It's 6pm and you've stopped at the supermarket to get a few things for dinner, but every checkout has five to 10 people in a queue - and someone has a packed trolley in the '10 or less' line. Or maybe you walk 2km to a convenience store, only to find a 'closed' or 'back in five minutes' sign. 'We often have unrealistic expectations,' clinical psychologist Dr Tim Sharp explains. 'We all believe that things should look good and work properly, that events in our lives should be fair, but they're not. More than anything we demand that things should happen fast.'
What to do: Try to fight the triggers. Shop at a different time, pack the pantry so you don't have to shop as often, leave 15 minutes earlier to allow for queues and know your store's hours. Take five breaths before you open your mouth to complain - is your gripe legitimate?
Are you an ugly parent at your kid's football game? Maybe you're living your own sporting aspirations through your kids.
What to do: Don't shout or swear. Never criticise or ridicule anyone. Don't pressure your child - it's their game, not yours. Thank the ref afterwards. Highlight fun, not winning.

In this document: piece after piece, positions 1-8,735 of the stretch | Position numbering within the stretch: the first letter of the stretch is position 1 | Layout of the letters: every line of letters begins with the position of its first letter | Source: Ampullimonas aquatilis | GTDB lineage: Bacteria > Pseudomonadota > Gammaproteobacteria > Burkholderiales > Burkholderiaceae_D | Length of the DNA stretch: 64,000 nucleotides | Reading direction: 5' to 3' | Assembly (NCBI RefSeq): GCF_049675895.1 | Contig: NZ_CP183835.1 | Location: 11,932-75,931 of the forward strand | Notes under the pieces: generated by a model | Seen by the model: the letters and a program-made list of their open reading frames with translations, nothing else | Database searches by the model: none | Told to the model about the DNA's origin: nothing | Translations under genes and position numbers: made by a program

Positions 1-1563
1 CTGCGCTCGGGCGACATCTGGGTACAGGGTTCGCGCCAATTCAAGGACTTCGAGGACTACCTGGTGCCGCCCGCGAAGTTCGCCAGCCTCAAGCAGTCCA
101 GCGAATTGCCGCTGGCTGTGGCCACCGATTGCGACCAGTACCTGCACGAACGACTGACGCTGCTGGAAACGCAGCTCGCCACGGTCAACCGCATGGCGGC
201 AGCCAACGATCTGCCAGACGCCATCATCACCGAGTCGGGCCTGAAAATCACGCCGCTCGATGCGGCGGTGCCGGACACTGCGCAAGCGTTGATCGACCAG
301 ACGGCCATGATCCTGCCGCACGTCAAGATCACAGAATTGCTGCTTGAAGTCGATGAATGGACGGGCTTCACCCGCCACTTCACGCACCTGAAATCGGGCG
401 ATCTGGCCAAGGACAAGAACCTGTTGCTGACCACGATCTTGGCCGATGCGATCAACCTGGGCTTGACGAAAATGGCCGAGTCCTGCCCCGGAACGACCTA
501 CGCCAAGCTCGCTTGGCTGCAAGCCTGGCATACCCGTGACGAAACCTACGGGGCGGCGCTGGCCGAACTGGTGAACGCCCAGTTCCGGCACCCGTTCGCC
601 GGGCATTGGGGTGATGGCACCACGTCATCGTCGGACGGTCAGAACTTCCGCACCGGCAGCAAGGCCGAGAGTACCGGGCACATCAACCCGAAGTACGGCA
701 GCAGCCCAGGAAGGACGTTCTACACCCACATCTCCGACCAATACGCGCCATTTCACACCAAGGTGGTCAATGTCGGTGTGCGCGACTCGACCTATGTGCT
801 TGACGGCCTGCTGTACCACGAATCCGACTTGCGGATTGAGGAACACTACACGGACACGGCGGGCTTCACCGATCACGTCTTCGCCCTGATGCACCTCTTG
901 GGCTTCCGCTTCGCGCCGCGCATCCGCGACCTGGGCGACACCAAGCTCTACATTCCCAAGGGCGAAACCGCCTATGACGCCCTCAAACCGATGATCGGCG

Nine out of 10 motorists say they've been victims of road rage, as a result of aggressive behaviour from other drivers. 'When that rage is intense, I call it an explosive personality disorder,' says the Black Dog Institute's Professor Parker. 'It's part of the rapid way of life where any emotional roadblock acts as a hairtrigger to the anger response. 'What makes it hard to treat is that it's not anxiety. It's more a personality style - people who can't let anything get in their way. Deep breaths won't help these types.'
What to do: If it's serious, admit you have a problem and try anger management counselling. When an angry thought emerges, replace it with a positive one before the effect snowballs. Slow down - driving 65km in a 60km zone doubles your crash risk.
You finally get an interview with your elusive bank manager. While you're being kept waiting, signs on the wall tell you how much the bank values your business, which only makes you more angry.